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The Tomatometer is 60% or higher.
The Tomatometer is 59% or lower.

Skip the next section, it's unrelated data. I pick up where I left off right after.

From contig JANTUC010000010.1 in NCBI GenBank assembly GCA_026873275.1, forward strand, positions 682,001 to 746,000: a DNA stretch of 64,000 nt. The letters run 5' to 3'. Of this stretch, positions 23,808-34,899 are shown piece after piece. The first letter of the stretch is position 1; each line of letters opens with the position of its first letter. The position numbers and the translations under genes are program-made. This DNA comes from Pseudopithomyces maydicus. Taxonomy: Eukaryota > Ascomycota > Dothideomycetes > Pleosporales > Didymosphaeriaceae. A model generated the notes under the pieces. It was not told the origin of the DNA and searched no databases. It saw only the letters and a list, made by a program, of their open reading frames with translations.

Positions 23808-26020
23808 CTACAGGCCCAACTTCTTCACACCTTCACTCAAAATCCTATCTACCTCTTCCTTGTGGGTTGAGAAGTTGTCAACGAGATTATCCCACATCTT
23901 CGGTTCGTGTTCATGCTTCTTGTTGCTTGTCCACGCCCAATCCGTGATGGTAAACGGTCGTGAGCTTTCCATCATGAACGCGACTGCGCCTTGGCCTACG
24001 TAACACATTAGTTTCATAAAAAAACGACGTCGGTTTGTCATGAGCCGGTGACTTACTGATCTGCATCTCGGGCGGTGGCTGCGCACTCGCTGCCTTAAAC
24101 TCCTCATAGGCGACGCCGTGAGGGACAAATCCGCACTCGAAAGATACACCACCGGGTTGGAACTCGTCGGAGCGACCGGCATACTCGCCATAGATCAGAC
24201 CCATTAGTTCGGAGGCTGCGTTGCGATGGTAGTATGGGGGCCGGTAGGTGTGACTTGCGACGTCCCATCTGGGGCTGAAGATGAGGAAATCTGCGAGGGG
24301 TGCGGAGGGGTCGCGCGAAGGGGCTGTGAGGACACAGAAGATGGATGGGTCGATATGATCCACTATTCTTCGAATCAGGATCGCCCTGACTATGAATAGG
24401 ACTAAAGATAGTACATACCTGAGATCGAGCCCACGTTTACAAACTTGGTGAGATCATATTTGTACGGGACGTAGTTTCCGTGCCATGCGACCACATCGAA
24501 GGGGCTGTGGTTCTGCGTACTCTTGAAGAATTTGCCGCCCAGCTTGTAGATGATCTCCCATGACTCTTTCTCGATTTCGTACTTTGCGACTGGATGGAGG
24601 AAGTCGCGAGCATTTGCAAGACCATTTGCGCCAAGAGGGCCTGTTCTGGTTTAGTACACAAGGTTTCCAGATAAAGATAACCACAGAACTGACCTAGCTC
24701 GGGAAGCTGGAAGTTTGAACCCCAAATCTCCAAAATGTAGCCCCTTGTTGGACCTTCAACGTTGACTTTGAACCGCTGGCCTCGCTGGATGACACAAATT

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Bobby Barber was in at least 160-odd movies and television shows that we know about; there's no telling the actual number of films that this bit player -- who was almost more recognizable for his round face (topped with a bald head) and large, round, bulging eyes than for his voice -- actually showed up in. And for all of those dozens upon dozens of appearances, his only regular, prominent screen credits derived from his work in connection with a pair of comedians for whom he played a much more important role offscreen. Barber was a character actor and bit player, born in New York in 1894, who had some experience on-stage before coming to movies in the 1920s. His earliest known screen credit dates from 1926, in the Lloyd Hamilton feature Nobody's Business, directed by Norman Taurog; Taurog was also the director of the next movie in which Barber is known to have appeared, The Medicine Men (1929), starring the comedy team of Bobby Clark and Paul McCullough (which also included a young Sylvia Field and Symona Boniface). By the 1930s, Barber had moved up to bit parts in major films, including the Marx Brothers features Monkey Business (1931) and Horse Feathers (1932). Virtually all of Barber's work was uncredited, as he bounced between feature-film roles that involved perhaps a single scene and shorts -- the latter starring such popular funnymen of the time as Andy Clyde and Harry Langdon -- that gave him somewhat more to do. Sometimes Barber was little more than a face, albeit a funny, highly expressive face, in a crowd, as in his jail-cell scene in Pot o' Gold (1941). He played innumerable waiters and shopkeepers, sometimes with accents such as his thick Italian dialect in his one scene (albeit an important one) in Boris Ingster's Stranger on the Third Floor. In 1941, Barber began working with Bud Abbott and Lou Costello, a pair of burlesque comics who had just burst to stardom on the screen. He shows up as one of the sailors in the finale of their movie In the Navy, and the radio engineer who gets a comical electric shock from Costello's antics in Who Done It? In later movies with the duo, Barber would even get a line or two, as in Abbott and Costello Meet Frankenstein (1948), in which he plays a waiter in a scene with Lon Chaney Jr. But his work for the pair involved far more than these bit parts -- Barber was basically kept on the Abbott and Costello payroll to be their resident "stooge," to hang around and help them work out gags, and also to work gags on them and on anyone else working with and for them, so that the performances on film would never seem stale. Barber is highly visible in a pair of outtakes from Abbott and Costello Meet Frankenstein, playing gags on Costello and also on Bela Lugosi. Barber and Costello (who was the more outgoing of the pair) had an especially close backstage friendship, whether playing cards or playing practical jokes on each other. This relationship eventually came to be reflected onscreen when The Abbott & Costello Show went into production in 1952. Barber was in most of the episodes, sometimes playing as many as three different roles in a single 25-minute show; he can also be spotted, from the back, no less -- his physique and walk being that distinctive -- in one episode ("Hillary's Birthday") in the establishing shot of the supermarket. Barber kept working in feature films during the later part of his career, again portraying countless waiters, bellhops, and even a cart driver in the high-profile MGM production Kim (1950). He could play sinister, as in The Adventures of Superman episode "Crime Wave," or just surly as in the underrated Western A Day of Fury. He moved on to working with Dean Martin and Jerry Lewis as well, in Pardners (1956) (directed by Norman Taurog), and also showed up in serious dramas such as Career (1959) and To Kill a Mockingbird (1962), as well as Elvis Presley's pictures (Blue Hawaii). But it was Barber's interactions with Lou Coste